Egypt’s new charter may ban religious political parties

Egypt’s Defence Minister General Abdel Fattah al-Sisi (C) and Interior Minister Mohamed Ibrahim (L) attend a meeting with Egypt's interim President Adli Mansour (R) to discuss the violence in the country. (Reuters)

Egypt’s new draft constitution may ban the formation of political parties based on religious grounds, the state-owned Al Ahram Online reported on Monday.

The committee tasked with amending the new constitution was requested by “more than 400 political, economic and social institutions” to write the ban into the constitution as a way of “safeguarding Egypt against Islamist factions trying to change the civil nature of the country into a religious oligarchy,” the website cited unnamed sources as saying.

The amended 2012 constitution is expected to be announced on Wednesday, said Ali Awad Saleh, head of the constitutional committee and Interim President Adly Mansour’s legal advisor.

Last week, Saleh stated that Article 2 of the 2012 Islamist-backed constitution which states that Islamic Sharia is the main source of legislation will be kept in place “in order to stress the Islamic identity of Egypt.”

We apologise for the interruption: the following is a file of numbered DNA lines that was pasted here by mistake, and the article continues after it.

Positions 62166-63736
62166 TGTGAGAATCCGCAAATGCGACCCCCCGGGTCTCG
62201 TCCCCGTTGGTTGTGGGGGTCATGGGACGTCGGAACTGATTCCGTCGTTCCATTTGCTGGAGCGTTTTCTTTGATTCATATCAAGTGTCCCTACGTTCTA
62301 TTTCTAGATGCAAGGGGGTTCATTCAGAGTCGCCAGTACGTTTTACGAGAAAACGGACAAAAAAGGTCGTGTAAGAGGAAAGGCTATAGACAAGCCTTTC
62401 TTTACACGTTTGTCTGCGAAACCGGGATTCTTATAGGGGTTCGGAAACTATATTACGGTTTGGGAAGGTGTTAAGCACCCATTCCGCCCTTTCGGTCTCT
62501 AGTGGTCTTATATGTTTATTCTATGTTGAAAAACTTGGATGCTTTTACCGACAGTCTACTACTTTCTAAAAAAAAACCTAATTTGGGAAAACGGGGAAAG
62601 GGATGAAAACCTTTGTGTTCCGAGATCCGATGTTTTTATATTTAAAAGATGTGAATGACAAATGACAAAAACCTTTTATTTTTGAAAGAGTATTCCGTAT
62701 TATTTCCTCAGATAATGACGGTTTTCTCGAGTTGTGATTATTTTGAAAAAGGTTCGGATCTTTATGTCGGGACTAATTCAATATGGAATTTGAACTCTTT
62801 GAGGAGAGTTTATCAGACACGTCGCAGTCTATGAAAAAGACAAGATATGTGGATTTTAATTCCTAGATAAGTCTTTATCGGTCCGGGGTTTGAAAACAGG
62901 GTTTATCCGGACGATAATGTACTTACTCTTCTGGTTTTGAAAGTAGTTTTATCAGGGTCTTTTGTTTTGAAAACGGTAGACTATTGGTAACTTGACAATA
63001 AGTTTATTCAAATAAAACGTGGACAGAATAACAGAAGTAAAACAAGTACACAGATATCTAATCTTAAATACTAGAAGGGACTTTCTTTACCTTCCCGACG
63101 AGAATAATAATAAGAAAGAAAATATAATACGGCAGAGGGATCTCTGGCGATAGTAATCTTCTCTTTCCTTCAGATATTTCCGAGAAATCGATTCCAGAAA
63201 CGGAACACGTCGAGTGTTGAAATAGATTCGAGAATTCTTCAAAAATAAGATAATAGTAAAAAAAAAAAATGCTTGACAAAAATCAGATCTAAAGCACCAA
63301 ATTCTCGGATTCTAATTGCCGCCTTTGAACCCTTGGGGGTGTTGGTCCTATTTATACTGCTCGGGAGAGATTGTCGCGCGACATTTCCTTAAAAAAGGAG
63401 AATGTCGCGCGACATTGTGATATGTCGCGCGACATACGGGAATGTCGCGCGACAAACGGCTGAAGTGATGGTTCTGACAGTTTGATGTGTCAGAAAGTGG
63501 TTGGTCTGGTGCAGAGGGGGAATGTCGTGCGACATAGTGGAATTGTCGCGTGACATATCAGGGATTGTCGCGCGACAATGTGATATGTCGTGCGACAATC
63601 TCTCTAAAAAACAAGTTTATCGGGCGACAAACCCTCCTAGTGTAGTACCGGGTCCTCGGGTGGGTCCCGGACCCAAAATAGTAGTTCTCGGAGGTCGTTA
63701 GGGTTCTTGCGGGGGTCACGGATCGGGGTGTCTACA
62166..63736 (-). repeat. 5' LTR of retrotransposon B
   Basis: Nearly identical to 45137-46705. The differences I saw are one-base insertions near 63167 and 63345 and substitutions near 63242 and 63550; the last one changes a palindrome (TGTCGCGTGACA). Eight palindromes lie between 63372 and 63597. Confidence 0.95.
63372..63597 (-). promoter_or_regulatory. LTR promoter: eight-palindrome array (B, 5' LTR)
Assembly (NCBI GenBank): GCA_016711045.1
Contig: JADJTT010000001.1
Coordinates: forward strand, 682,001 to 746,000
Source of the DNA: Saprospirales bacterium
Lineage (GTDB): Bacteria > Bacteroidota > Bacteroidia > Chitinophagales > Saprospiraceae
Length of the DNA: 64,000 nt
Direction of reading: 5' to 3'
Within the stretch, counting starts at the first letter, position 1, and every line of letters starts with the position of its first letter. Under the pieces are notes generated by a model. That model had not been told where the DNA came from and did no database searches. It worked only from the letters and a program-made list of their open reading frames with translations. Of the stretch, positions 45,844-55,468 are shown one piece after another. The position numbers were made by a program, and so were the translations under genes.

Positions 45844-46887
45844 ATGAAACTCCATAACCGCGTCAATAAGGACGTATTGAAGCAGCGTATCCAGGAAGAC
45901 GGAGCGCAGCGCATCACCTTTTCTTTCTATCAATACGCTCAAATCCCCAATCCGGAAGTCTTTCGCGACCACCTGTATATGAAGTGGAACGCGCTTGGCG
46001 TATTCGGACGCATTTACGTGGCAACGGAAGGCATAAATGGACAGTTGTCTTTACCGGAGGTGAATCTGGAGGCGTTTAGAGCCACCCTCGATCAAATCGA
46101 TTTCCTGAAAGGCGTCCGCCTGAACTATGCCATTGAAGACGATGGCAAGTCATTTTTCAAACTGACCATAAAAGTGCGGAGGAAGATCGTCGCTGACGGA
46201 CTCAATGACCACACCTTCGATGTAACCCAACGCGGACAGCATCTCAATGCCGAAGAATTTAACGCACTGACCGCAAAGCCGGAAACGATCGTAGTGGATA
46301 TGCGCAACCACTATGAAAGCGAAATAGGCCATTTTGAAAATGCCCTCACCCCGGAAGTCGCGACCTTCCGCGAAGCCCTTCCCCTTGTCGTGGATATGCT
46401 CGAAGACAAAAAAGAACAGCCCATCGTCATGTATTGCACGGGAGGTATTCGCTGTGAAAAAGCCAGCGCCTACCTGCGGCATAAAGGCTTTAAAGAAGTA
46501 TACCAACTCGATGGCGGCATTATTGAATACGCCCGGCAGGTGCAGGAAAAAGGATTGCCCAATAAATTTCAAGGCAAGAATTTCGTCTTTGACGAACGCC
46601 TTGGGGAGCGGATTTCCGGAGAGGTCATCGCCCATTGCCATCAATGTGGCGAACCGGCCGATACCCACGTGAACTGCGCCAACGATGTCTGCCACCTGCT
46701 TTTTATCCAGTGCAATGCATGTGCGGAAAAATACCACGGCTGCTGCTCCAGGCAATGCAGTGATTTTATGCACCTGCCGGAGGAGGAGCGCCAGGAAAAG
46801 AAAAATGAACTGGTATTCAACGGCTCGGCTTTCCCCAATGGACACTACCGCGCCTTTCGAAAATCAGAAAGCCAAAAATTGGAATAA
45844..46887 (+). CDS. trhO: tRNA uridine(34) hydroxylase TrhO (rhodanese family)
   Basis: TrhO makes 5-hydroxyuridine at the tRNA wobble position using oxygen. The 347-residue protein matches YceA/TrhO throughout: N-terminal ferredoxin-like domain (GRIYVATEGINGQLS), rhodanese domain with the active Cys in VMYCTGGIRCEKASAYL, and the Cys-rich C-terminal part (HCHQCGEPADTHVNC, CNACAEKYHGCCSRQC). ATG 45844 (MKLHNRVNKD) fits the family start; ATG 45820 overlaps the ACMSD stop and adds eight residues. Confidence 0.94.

Preventing a boycott

Retaining the article is necessary in order to prevent a boycott of the new constitution by Islamic factions, according to the unnamed source.

Additional changes to the constitution include the scrapping of the Shura Council, Egypt’s upper house of parliament which was dissolved early in July, and the regulation of the High Constitutional Court and media institutions.

Additionally, an article in the 2012 constitution preventing officials of ousted former President Hosni Mubarak’s party from seeking political positions will be annulled, according to the source.

Following former President Mohammad Mursi’s overthrow last month, Interim President Adly Mansour created a 10-member committee consisting of six judges and four constitutional law professors.

A second committee, composed of 50 public figures, will then be given 60 days to review the amendments before the constitution is put to a national referendum, which will then be followed by parliamentary elections.


 

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Last Update: Wednesday, 20 May 2020 KSA 09:40 - GMT 06:40
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